Two introspective torch songs bookend the record. In between, transition is the only constant. Thoughtful meditation gives way to a bombastic drum-fill. A pool of tranquil piano is stomped on by a flossing battle rapper.
Each song is an aural expedition. “You and I” is all riveting pulse, bass throb and digital glitter that begins with Snaith singing, “It’s a lie/I can always count on.” An amped cheerleader, guitar theatrics and tenor sax coalesce for the finale. “Magpie” starts out like vintage Boards of Canada until Snaith’s fey voice blooms and the synths start to flutter away.
Courtesy of an ace Gloria Barnes sample, “Home” plays like a lost soul gem unearthed from a tossed record crate. A dusted break, plush strings, tickled harp and an assist from Four Tet’s Kieran Hebden take it to another dimension.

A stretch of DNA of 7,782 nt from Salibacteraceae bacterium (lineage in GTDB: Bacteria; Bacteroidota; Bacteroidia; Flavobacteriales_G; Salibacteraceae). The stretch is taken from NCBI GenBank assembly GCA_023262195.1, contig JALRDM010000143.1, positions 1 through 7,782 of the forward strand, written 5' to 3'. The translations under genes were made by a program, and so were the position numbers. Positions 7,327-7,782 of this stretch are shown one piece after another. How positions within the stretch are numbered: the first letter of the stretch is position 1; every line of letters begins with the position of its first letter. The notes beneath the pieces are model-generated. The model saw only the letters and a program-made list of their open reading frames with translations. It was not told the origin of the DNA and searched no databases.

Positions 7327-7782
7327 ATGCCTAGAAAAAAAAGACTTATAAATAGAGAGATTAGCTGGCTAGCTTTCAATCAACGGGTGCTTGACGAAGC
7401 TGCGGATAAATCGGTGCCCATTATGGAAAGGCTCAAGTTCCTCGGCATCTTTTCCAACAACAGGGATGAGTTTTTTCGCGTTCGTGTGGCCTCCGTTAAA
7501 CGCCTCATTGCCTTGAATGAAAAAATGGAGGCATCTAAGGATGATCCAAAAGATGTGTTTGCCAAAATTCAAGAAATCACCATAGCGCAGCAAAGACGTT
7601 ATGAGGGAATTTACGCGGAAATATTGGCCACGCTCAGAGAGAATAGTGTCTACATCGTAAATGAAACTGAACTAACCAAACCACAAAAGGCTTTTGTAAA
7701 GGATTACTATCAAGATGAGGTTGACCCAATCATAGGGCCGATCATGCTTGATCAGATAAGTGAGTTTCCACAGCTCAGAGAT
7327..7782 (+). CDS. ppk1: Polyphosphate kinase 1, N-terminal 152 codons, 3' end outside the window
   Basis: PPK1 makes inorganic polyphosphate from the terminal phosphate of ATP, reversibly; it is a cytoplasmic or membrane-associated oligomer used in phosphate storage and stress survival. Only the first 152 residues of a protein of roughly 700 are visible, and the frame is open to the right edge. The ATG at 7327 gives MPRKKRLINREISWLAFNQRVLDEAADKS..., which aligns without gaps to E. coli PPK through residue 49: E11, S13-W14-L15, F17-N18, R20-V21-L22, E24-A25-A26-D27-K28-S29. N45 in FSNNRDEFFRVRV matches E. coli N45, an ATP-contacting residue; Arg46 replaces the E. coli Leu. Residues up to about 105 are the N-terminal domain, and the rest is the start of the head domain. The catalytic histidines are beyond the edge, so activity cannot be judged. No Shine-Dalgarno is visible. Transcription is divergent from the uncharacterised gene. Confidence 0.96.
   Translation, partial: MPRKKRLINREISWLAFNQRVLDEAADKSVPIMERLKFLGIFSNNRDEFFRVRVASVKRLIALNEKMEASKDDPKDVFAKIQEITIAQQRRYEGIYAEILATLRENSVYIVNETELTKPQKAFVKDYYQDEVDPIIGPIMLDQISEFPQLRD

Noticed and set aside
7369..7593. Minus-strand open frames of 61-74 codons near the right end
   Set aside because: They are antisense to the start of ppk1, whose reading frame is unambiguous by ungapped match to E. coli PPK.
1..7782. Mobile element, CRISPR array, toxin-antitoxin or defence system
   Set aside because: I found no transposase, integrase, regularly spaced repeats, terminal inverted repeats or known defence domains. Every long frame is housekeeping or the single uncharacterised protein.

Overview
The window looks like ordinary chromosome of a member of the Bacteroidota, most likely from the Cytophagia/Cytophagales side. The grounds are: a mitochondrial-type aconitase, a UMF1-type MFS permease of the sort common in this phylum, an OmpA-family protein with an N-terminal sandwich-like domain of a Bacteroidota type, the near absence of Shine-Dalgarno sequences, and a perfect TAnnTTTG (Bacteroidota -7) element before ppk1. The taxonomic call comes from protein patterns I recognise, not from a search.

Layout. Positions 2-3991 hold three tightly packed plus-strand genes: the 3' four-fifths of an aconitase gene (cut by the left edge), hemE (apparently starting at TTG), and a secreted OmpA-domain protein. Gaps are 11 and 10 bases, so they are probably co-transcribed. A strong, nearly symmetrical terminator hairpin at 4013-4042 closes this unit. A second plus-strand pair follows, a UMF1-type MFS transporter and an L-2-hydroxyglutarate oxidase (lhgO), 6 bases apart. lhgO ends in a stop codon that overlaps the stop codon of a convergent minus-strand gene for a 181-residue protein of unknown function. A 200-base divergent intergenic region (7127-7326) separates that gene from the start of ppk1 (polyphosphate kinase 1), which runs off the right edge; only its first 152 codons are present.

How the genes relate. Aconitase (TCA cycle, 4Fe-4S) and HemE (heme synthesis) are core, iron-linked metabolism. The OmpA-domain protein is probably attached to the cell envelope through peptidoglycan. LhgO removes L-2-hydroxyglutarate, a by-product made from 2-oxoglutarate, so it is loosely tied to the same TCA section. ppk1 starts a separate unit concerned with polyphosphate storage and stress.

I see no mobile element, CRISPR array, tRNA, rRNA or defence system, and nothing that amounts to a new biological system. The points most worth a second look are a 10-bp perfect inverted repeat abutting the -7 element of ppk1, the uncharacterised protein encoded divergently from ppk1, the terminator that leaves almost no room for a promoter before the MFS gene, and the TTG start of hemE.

And you can dance to it. The sultry, cowbell-laced “Never Come Back” is pure heat, as warm sonic rays jut above thumping kicks and the BPMs inch toward the 130s. The prismatic banger “Ravi” will also move bodies, as Snaith captures an overriding communal feeling.
What stands out is how seamlessly everything comes together. Disparate parts morph organically in a mastery of counterbalance. It’s inside that equilibrium where “Suddenly” resides. The sudden shifts are exhilarating and the record’s strongest suit.
The title might refer to an abrupt realization of our current state, either personally or universally, and the record seems to be about grasping the moment. Embracing the flow. Learning from your past by never looking back. And those suspended seconds when you suddenly feel more alive.